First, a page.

Smart or not, cities have always relied on their people to drive change.
Elected officials, after all, cannot act alone. They need an engaged, educated and supportive citizenry to bring new ideas to life.
So when forward-looking Smart City officials implement new tools and technologies with the goal of easing everyday obstacles, solving the logistics of city travel and building communication between residents and government – it’s the citizenry that determines their success.
Potential users of the technology must decide whether to adopt these tools by weighing the benefit of the experience against the investment.
Take the example of an app that monitors parking inventory:
Running late to a show, a user has to find a parking space in peak hours. Instead of maneuvering through rows of traffic in search of an available space, she simply pulls out her smartphone and check a map detailing available spots.
Turning into the parking spot, the car hits a large pothole. Being a loyal citizen, she takes a picture of the pothole and sends the image with a GPS tag to the city transportation department, where staff can document the problem and schedule a fix.
In this scenario, the benefit for the user – and the city – seems strong. An app that provides this type of experience has potential to be widely adopted.
But what happens to those citizens who don’t have the ability to participate in the technology due to something called the Digital Divide?
It’s amazing that, in 2016, many people in the world still don’t have access to mobile devices and the Internet. But research shows the divide is real:
- 43% of people in the world have Internet access. That means 57% do not.
- 46% of people worldwide have mobile broadband access. Again, that means the majority of people in the world do not have access to mobile devices.
The penetration is wider in wealthier, more developed nations (77% of Europeans use the Internet, for instance) – and with wealthier, more educated people (90% of Americans with a college degree have Internet access). That means a city’s most vulnerable populations – its elderly, minorities and poor – are most likely to be left out.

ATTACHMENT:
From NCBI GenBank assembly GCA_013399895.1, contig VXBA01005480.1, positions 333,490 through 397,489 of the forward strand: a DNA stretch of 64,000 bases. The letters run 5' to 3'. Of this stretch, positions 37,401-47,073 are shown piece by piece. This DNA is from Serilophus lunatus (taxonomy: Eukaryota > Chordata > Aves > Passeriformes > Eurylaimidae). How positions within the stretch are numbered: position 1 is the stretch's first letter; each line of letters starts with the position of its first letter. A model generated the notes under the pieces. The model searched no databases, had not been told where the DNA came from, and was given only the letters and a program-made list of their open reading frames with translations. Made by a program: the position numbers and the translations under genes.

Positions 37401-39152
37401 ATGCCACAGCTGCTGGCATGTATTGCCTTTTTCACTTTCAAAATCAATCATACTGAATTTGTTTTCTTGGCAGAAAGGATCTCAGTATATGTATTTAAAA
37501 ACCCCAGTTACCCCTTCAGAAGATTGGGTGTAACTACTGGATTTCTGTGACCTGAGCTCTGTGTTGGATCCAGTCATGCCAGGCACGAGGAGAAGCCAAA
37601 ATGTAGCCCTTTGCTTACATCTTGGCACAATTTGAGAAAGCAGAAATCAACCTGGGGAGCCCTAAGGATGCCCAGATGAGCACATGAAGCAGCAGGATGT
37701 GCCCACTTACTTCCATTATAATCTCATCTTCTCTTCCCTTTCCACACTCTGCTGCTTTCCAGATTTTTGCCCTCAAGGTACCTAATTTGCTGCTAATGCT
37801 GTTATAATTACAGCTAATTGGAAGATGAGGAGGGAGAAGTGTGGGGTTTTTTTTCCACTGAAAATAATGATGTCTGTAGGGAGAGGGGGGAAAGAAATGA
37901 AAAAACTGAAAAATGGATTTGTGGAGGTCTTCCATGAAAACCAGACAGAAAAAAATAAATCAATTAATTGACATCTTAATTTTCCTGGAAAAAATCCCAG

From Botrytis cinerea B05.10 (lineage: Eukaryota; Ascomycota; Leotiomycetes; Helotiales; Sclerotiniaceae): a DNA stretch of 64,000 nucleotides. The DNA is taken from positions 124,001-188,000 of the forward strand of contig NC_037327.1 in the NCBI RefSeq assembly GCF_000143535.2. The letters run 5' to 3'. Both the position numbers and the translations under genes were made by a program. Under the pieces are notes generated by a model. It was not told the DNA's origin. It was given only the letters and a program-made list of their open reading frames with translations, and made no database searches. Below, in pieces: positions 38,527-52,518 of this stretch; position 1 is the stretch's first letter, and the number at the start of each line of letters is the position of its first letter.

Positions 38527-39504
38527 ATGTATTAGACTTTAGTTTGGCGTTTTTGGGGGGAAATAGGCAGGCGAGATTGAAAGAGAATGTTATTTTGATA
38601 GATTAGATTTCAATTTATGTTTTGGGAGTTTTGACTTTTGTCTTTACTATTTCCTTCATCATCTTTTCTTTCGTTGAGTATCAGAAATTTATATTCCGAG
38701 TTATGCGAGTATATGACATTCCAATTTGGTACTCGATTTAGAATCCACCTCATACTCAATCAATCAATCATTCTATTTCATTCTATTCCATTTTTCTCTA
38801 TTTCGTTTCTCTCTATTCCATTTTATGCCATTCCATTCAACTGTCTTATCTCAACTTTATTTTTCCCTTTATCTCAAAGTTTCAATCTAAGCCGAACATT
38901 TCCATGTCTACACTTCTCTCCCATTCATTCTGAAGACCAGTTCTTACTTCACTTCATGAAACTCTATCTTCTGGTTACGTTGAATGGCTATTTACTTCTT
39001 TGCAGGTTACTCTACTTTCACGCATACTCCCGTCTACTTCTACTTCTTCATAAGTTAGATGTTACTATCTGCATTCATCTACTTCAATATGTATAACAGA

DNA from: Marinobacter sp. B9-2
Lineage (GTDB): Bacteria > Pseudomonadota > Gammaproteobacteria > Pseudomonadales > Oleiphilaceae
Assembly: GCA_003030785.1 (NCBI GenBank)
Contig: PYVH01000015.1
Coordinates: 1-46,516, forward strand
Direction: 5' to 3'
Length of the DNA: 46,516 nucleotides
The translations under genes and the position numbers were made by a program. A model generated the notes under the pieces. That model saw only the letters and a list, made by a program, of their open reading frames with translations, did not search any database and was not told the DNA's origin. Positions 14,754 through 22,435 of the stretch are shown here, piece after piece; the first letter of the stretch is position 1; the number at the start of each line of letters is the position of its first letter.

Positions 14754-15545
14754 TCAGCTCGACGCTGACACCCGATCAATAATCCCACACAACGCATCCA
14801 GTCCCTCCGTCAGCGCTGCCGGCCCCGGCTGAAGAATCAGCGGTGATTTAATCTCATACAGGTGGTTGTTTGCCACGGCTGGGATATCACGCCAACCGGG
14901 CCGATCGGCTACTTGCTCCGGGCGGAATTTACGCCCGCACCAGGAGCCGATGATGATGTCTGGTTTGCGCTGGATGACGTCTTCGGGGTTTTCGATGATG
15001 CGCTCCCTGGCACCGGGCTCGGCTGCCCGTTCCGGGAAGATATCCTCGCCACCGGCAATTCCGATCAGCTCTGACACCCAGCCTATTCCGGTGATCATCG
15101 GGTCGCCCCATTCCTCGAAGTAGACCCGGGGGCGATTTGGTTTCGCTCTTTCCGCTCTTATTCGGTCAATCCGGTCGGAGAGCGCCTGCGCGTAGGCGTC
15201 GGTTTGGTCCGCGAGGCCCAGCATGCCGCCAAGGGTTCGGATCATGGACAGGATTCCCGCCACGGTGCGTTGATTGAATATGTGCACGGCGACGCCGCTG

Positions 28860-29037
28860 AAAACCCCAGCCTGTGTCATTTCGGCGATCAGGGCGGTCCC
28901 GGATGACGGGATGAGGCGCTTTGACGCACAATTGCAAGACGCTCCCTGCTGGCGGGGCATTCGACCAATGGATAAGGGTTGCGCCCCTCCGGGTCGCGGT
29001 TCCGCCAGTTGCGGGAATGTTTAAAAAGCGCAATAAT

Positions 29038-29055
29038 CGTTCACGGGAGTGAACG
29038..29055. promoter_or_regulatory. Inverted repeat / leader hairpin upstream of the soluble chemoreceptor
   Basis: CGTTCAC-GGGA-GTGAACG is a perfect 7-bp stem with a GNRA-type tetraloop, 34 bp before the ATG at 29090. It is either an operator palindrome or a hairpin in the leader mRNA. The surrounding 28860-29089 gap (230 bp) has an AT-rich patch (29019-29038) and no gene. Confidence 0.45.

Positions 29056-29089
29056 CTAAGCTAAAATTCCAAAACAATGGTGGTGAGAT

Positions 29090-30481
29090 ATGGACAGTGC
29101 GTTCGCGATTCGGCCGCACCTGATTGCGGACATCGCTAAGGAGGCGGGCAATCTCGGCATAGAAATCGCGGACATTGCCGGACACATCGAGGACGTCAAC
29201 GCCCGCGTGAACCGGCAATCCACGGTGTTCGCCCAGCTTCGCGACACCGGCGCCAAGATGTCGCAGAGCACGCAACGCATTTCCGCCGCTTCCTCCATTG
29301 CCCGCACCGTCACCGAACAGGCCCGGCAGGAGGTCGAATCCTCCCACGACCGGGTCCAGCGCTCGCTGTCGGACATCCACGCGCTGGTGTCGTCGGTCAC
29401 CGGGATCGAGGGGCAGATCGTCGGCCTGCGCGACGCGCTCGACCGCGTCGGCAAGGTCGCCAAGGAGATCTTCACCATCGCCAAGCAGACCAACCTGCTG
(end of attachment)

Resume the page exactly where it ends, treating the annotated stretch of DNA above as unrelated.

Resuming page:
This divide should be a concern of officials who wish to fully involve their citizens in Smart City growth. Regardless of the technologies a city can provide, if residents can’t access or use them effectively, the programs won’t be successful. The answer may be as simple as providing publicly accessible devices or launching a series of educational seminars for residents. Perhaps it starts in the public education system with IT lessons for the next generation. Regardless of the approach, the divide must be addressed.
Yes, digital, mobile technologies can arm people with instantaneous information that helps them make smarter, faster decisions.
But technology is only an enabler. It’s a city’s people that drive the change.
At CSC, we believe the public sector runs best with the right technology and a client-focused partner that can make that happen. This series of blog posts explores the topic and how strong digital leadership can lead to success. We encourage you to provide feedback in the comments section or interact with us on social media. We’d love to hear your thoughts about the Smart City of today – and your vision for tomorrow – and how we can be part of making that a reality.
Venke Bordal is Head of Public Sector Sweden for CSC. Connect with her on LinkedIn.